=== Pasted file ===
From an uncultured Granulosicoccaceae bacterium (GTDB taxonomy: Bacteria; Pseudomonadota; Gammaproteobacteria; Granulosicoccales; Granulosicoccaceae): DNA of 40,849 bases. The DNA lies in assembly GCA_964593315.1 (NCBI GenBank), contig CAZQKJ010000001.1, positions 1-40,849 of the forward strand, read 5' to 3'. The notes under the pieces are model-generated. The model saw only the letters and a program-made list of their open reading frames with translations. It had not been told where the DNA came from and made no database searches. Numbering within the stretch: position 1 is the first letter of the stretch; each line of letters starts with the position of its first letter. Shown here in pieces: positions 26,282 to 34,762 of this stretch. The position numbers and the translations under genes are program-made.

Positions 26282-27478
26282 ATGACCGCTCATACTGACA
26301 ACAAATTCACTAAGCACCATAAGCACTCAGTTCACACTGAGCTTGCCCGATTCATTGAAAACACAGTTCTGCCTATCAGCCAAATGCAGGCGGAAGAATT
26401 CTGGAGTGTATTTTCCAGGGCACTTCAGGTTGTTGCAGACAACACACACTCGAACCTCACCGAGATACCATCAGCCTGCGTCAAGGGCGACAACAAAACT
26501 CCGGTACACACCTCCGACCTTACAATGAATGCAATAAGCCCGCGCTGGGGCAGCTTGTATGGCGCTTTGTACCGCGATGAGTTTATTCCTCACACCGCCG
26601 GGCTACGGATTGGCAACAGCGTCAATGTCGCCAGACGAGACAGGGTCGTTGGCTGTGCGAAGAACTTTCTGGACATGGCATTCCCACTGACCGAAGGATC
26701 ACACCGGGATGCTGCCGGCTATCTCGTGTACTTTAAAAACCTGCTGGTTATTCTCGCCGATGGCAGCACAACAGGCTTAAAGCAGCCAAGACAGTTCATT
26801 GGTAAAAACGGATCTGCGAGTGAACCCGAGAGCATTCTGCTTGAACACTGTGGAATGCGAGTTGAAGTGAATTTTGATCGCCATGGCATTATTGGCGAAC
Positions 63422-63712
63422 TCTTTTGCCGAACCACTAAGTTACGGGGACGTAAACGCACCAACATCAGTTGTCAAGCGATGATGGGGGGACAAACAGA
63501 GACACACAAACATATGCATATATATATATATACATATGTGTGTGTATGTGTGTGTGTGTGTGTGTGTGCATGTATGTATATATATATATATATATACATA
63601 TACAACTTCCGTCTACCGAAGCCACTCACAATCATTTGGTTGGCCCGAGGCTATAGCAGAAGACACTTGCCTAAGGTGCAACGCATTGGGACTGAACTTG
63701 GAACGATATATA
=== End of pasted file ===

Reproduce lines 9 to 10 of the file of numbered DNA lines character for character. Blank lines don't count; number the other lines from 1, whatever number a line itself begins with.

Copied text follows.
26801 GGTAAAAACGGATCTGCGAGTGAACCCGAGAGCATTCTGCTTGAACACTGTGGAATGCGAGTTGAAGTGAATTTTGATCGCCATGGCATTATTGGCGAAC
Positions 63422-63712